• Location & Home Prices - More than any generation in the past, millennials have moved to the biggest cities. Home prices exceed what they can afford and the supply of homes for sale is limited.

  • Starting a Family, - Getting married and starting families later in life has delayed home ownership. The suggestion is to start saving for a down payment ahead of time.

  • Student Loan Debt - Substantial student loan debt increases debt-to-income ratios, and lowers the appetite to take on more debt.

    According to the Consumer Financial Protection Bureau, "Your debt-to-income ratio is all your monthly debt payments divided by your gross monthly income. This number is one way lenders measure your ability to manage the monthly payments to repay the money you plan to borrow."

  • Rental Costs - The ongoing rise in rents delays saving for a home purchase. So if you want to buy a home, make the commitment and find a way to save.

  • Poor Credit Score - The average credit score for millennials is 640. This is lower than other generations and below the median score for obtaining a mortgage. As mentioned above, I suggest that you develop a strong understanding of your credit history and how your actions impact your credit score.

So What’s The Answer?

How about lower expectations, buying a 2-4 unit property instead of a single family home, and using seller financing?

There can be many deterrents to purchasing a home. All the data that I mentioned above can be overwhelming. Now we are facing higher interest rates. And so much of what you will find in the media piles onto the overwhelm.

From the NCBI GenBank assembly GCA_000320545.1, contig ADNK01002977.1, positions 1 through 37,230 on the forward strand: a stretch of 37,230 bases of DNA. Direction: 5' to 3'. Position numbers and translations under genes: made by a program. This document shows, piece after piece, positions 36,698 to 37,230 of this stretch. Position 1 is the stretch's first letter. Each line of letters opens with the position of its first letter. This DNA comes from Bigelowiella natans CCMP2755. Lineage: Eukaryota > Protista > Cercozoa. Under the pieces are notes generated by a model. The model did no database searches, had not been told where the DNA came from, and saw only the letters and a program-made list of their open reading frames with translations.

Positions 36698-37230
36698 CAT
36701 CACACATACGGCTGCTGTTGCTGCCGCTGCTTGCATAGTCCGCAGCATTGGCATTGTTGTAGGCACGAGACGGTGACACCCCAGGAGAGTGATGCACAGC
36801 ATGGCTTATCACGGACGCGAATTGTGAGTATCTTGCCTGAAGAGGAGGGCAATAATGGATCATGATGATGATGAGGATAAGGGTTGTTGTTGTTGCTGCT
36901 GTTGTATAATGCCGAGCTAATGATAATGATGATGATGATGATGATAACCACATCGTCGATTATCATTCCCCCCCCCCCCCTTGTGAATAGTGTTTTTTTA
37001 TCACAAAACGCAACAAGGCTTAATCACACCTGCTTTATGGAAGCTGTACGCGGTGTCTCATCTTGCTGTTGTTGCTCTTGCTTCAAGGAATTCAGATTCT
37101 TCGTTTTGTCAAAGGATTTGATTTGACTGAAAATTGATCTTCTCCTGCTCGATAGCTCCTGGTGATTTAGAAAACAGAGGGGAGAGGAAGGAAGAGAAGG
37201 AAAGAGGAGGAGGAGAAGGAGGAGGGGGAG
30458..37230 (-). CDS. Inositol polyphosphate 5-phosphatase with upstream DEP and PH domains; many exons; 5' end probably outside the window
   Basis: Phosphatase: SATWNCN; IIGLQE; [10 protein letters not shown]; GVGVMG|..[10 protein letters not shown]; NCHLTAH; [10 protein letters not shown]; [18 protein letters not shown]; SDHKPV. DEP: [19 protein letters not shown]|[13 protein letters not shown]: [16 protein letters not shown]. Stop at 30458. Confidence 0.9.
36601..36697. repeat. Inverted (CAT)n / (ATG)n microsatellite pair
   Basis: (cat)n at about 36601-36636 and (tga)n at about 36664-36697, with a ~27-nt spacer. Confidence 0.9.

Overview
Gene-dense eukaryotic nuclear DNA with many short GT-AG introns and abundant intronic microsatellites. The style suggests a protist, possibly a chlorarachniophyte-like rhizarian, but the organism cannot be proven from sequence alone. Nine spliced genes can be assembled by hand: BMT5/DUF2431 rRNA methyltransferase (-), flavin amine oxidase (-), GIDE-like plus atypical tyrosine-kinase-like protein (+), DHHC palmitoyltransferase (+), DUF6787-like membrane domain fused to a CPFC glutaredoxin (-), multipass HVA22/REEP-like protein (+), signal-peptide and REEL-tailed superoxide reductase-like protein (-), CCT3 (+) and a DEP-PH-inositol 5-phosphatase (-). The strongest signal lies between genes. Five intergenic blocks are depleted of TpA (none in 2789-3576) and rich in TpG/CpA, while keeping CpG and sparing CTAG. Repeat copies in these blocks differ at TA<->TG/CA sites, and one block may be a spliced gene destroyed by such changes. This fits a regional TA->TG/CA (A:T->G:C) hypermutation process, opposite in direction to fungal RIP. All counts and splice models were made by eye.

My intent is not to disrespect the service provided by the media. But they do have lots of content requirements to fill online, in newspapers and magazines and on television and radio. So all this volume and analysis can lead to making a big deal out of things and discourage us.

United States 30-Year Mortgage Rate 1971-2023
Graph Of United States 30-Year Mortgage Rate 1971-2023

Despite all the details presented in the data, millions of homes are purchased every year. And look at the graph above. The 30-Year Mortgage Rate shows the interest rate in the U.S. from 1971 to 2023. During this time period the highest rate was 18.63 and the lowest was 2.65. The average rate on a 30-year fixed mortgage was at 7.63% as of October 19th, 2023. The graph clarifies that the current rate is not out of the norm. And people are somewhat mislead by the low interest rates we just experienced. Once again look at the graph and see how these low rates were an exception over the past 50 plus years.

To start on the journey to home ownership, could you lower your expectations of what you need in the meanwhile? Lessening immediate gratification in pursuit of long term goals has proven successful throughout history.

When choosing an apartment, that’s a great time to reduce a substantial percentage of one’s monthly expenses. How much of the amenities included in higher priced properties are needed? Likewise, how nice do the furnishings need to be? Could you take a more frugal approach to other aspects of your life?

Continuing with this line of thought, how are you spending your time as you enjoy various distractions? As an alternative, how might you increase your income?

For those who are compelled to move to the biggest cities, how realistic is it that doing so is a cost effective approach in the long run?

Multiunit Home

Advantages Of A 2-4 Unit Home

Two to four family homes come in a variety of shapes and sizes. I’m not going to try and cover the different structures across the country. So my terminology may not reflect what you are used to.

Yet the concept does apply wherever you can make it work for you. Income from the other units besides the one you occupy, will provide income that allows you to purchase a home, when you wouldn’t qualify for single family financing.

Picture a 2-4 unit home in a neighborhood mixed in with others of that size, and single family homes as well. You might even be renting a unit in such an environment.